So here we are 5.5. months later and there has been no follow up appointment or hearing test and no appointment has come in. The SLT was very surprised we’d had no contact and said Daniel needed to have a follow up appointment. I came away feeling bad as I’d known it was overdue but had not yet chased it. So naturally I came home and made all the appointments I knew were overdue, including the dentist! Anyway, I’ve chased it and he’s on September’s list and we can’t speed that up. Disappointing and I’m annoyed with myself for not getting it actioned quicker as the results of that are important for the new speech therapist to have.
Have a master list of all the specialists that see your children, write down their secretary’s phone number if you can get your hands on it! I have a list on my computer and one copy of that printed out.
Jot down on this, or a notebook (I use the back of my journal) when you contact them and what happened e.g. “spoke to Richard in waiting list team on 3/6/2018. Will get a call back next week.” – records are always useful and vital for things like getting adequate support in school.
Split the work
If you have a partner, share the load. Generally I lead on Daniel’s therapies as I do them with him, and his medical conditions as I attend many appointments alone. Colin takes the statementing process (ensuring Daniel has an up-to-date and adequate Statement of Special Educational Needs). It has also allowed us to specialise. Colin is much more in tune with the legislation around education provision and requirements. I’m more up to date with, for example, the NICE guidelines for treating hearing loss in children with DS, and know the names of all his consultants and therapists.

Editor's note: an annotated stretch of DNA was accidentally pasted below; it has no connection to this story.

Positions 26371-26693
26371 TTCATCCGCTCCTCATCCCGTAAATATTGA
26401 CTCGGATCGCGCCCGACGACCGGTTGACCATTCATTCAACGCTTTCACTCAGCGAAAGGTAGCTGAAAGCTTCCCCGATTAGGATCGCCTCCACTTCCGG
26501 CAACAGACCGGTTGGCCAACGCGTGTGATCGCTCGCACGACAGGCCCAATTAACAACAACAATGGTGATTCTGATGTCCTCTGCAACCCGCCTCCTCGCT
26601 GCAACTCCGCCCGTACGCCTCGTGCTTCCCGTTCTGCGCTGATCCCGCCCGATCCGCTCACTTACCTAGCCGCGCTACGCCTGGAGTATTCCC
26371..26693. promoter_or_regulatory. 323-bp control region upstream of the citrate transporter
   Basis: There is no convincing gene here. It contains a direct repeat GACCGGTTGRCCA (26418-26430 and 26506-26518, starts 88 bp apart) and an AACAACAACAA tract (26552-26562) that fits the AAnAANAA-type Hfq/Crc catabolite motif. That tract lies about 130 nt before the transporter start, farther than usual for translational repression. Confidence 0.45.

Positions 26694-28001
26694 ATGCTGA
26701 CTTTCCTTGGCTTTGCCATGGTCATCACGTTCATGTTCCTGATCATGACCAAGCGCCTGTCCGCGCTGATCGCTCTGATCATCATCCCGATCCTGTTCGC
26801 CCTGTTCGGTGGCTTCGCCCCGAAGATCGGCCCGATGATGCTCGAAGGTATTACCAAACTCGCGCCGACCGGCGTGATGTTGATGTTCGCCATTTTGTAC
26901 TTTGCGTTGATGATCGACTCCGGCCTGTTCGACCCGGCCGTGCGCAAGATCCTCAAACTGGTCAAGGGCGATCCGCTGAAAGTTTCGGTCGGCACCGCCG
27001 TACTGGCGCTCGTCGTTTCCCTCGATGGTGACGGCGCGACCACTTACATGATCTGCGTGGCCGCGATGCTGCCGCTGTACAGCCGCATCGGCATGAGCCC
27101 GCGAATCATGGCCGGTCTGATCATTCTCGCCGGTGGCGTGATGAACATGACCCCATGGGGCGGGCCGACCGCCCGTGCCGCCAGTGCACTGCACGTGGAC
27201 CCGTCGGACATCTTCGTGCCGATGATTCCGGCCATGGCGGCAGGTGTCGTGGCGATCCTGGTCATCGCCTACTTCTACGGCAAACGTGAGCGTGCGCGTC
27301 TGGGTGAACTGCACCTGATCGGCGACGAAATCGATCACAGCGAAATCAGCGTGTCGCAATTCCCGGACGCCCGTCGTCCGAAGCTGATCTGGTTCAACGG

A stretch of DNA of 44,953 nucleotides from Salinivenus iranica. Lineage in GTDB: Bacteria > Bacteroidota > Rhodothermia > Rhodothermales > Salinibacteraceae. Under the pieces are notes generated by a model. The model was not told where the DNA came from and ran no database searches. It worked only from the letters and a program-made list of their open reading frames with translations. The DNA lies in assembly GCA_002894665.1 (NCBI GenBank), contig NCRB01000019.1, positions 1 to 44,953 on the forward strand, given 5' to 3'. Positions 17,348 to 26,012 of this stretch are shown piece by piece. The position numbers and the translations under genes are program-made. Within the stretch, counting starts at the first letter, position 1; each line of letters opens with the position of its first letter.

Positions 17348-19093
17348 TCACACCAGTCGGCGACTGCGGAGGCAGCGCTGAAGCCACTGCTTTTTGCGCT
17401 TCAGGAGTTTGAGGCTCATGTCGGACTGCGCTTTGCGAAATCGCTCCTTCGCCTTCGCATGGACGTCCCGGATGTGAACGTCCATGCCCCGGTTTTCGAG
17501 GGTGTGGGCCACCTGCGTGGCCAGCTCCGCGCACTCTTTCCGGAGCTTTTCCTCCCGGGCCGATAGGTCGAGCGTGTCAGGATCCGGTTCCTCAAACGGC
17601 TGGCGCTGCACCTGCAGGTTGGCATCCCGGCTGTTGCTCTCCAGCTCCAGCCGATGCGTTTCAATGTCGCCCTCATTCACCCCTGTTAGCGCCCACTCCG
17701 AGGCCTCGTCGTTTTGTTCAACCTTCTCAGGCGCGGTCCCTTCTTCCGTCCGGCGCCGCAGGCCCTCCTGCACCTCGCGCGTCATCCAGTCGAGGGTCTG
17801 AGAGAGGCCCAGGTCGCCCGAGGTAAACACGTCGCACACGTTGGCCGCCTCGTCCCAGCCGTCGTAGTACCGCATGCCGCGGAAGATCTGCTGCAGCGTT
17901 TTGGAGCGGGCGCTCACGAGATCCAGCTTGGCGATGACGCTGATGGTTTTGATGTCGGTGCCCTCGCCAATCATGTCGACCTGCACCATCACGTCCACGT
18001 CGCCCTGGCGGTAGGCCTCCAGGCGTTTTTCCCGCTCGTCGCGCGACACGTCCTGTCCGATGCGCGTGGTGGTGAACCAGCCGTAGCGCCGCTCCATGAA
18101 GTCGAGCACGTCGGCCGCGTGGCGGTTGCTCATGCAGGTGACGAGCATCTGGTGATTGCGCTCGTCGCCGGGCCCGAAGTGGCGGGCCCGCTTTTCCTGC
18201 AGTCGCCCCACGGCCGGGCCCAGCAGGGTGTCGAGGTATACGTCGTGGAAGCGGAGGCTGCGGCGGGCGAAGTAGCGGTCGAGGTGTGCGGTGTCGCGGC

As always, when liaising with these various professionals (particularly in the provision of additional support at school) you need to be so persistent but try not to lose your rag. I think most mums of children with SEN though have cried on the phone at some point, and sometimes the tears do get through to the people on the other end. I’m not advocating them, but know it’s ok to sometimes not be able to appear cool, calm and collected. Tears are part of any parenting journey but particularly when your child has special needs!
As mentioned above, it helps to have a hardcopy diary that you write all appointments in to. Each time you have a new DLA renewal to do, you can then sit down and have all the dates at your fingertips. For reference, in the fairly small section on your child’s professionals and when they last saw them, I do a cross reference to an additional document listing every professional Daniel has seen and all the dates they’ve had. It really helps to build a picture for your DLA form as to the extent of the appointment and therapy schedule if they see scores of dates written out.
If you have regular orders to be done, like for repeat prescriptions or nappy orders work out a system that works for you. We have a whoever takes the last box out of the cupboard rule. If that's you you immediately put an online repeat prescription on for the medicine (some like Daniel's low dose antibiotic are on a four weekly run but his drink thickeners are used up at differing speeds so there's no set date I could use for that.
For nappies, when I place an order I count out the twelve week date I can next order and write it on my to-do list on my diary for that week.
Have you any top tips for keeping yourself organised with a child with SEN? Please share with us all!